Seasoning wood as a fuel
Seasoning reduces the moisture content of the wood. Wood felled during one winter should be seasoned until the next and preferably a second winter before it is burned. Trees felled during the Spring/Summer will have a very high moisture content compared to those felled in late Autumn/Winter. Therefore, whilst a log first cut in January may be ready to burn within say, a year, it's necessary for a log cut in May to be seasoned for at least two years.
Whilst seasoning, it should preferably be stored under cover in an airy place such as an open sided lean-to. Wood should be burned when the moisture content is below 25% - 'air-dry'. You can tell if a log is dry because the bark will come away easily in the hand and the log will have splits across the grain. Ideally, logs purchased should be no more than 10cm thick. Any that are more than this will need to be split again to ensure that they burn properly.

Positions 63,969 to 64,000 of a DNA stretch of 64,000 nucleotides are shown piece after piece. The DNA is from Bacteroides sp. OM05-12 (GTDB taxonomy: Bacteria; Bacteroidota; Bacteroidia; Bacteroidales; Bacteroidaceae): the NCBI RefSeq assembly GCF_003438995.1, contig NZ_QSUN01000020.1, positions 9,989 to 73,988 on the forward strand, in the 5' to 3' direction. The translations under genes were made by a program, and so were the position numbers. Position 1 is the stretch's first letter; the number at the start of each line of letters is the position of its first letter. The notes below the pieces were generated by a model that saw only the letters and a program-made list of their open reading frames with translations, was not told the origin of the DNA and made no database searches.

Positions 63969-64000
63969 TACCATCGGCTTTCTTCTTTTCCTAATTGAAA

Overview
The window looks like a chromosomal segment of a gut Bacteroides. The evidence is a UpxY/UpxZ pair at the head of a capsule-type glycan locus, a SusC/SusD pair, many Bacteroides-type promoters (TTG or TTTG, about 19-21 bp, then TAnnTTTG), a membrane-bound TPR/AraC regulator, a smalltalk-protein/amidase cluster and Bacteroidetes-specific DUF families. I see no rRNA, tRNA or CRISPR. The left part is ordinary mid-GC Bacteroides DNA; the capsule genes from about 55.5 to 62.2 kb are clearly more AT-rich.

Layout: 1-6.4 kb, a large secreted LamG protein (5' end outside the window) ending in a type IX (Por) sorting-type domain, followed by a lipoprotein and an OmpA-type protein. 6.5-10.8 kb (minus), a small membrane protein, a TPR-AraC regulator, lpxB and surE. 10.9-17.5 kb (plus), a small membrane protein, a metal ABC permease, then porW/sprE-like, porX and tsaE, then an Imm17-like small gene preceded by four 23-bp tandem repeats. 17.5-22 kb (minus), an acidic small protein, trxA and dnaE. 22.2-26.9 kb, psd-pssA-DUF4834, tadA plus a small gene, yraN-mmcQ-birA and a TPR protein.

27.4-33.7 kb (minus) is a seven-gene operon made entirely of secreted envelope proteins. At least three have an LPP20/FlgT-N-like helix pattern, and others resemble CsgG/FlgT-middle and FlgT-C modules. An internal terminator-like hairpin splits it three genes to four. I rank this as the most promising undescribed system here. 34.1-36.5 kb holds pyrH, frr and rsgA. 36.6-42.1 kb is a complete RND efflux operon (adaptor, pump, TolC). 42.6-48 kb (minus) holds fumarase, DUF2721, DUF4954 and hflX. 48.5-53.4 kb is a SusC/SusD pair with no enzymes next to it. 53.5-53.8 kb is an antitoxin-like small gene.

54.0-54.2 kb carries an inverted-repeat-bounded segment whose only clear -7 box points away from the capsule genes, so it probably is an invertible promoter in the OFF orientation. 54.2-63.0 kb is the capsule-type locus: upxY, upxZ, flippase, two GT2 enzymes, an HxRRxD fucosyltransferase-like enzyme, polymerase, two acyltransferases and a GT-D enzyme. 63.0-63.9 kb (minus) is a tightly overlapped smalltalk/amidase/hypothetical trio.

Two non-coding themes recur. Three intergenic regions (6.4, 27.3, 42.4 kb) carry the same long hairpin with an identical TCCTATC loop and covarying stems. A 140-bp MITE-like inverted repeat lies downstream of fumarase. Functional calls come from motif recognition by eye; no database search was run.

Which wood is best as a fuel?
In terms of what type of wood to burn, it's worth bearing in mind that the heavier and therefore the denser the wood, the higher its calorific value and therefore the longer it will burn. Hardwoods tend to be denser than softwoods such as pine and spruce. However, some of the very dense hardwoods like oak and elm can be very difficult to burn, so it is usually best to burn them with another type of wood as well. Softwoods tend to be easy to light and burn quickly (making them very good kindling).
Some species like spruce and horse chestnut spit badly, making them a hazard in an open fire.
Some of the best woods to burn are ash, beech, hornbeam, hawthorn, crab apple and wild cherry.
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